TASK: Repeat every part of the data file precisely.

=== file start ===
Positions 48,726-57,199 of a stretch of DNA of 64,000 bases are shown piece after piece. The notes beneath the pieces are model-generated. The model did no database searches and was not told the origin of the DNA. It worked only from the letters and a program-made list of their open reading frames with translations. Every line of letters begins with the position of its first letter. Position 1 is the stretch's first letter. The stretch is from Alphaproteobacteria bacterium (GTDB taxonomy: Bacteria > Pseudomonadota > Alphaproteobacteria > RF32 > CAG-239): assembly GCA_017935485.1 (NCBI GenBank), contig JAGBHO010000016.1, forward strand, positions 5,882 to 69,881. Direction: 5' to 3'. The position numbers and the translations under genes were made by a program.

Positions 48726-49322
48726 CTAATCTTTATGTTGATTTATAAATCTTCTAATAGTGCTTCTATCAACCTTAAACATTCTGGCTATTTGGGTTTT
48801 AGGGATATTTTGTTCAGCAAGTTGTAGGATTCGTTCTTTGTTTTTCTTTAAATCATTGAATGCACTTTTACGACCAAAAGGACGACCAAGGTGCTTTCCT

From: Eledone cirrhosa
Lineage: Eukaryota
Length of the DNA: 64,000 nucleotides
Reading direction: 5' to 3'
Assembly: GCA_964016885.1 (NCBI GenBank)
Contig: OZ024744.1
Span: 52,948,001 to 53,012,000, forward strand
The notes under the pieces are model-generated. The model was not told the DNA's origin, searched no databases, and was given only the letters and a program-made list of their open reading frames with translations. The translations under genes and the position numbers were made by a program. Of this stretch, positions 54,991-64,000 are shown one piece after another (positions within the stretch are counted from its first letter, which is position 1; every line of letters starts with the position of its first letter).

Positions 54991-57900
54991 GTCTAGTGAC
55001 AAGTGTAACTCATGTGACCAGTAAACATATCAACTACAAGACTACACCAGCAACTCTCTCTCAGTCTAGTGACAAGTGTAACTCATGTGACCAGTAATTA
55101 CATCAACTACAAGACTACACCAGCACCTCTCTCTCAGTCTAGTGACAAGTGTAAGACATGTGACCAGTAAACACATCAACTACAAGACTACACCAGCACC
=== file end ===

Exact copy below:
Positions 48,726-57,199 of a stretch of DNA of 64,000 bases are shown piece after piece. The notes beneath the pieces are model-generated. The model did no database searches and was not told the origin of the DNA. It worked only from the letters and a program-made list of their open reading frames with translations. Every line of letters begins with the position of its first letter. Position 1 is the stretch's first letter. The stretch is from Alphaproteobacteria bacterium (GTDB taxonomy: Bacteria > Pseudomonadota > Alphaproteobacteria > RF32 > CAG-239): assembly GCA_017935485.1 (NCBI GenBank), contig JAGBHO010000016.1, forward strand, positions 5,882 to 69,881. Direction: 5' to 3'. The position numbers and the translations under genes were made by a program.

Positions 48726-49322
48726 CTAATCTTTATGTTGATTTATAAATCTTCTAATAGTGCTTCTATCAACCTTAAACATTCTGGCTATTTGGGTTTT
48801 AGGGATATTTTGTTCAGCAAGTTGTAGGATTCGTTCTTTGTTTTTCTTTAAATCATTGAATGCACTTTTACGACCAAAAGGACGACCAAGGTGCTTTCCT

From: Eledone cirrhosa
Lineage: Eukaryota
Length of the DNA: 64,000 nucleotides
Reading direction: 5' to 3'
Assembly: GCA_964016885.1 (NCBI GenBank)
Contig: OZ024744.1
Span: 52,948,001 to 53,012,000, forward strand
The notes under the pieces are model-generated. The model was not told the DNA's origin, searched no databases, and was given only the letters and a program-made list of their open reading frames with translations. The translations under genes and the position numbers were made by a program. Of this stretch, positions 54,991-64,000 are shown one piece after another (positions within the stretch are counted from its first letter, which is position 1; every line of letters starts with the position of its first letter).

Positions 54991-57900
54991 GTCTAGTGAC
55001 AAGTGTAACTCATGTGACCAGTAAACATATCAACTACAAGACTACACCAGCAACTCTCTCTCAGTCTAGTGACAAGTGTAACTCATGTGACCAGTAATTA
55101 CATCAACTACAAGACTACACCAGCACCTCTCTCTCAGTCTAGTGACAAGTGTAAGACATGTGACCAGTAAACACATCAACTACAAGACTACACCAGCACC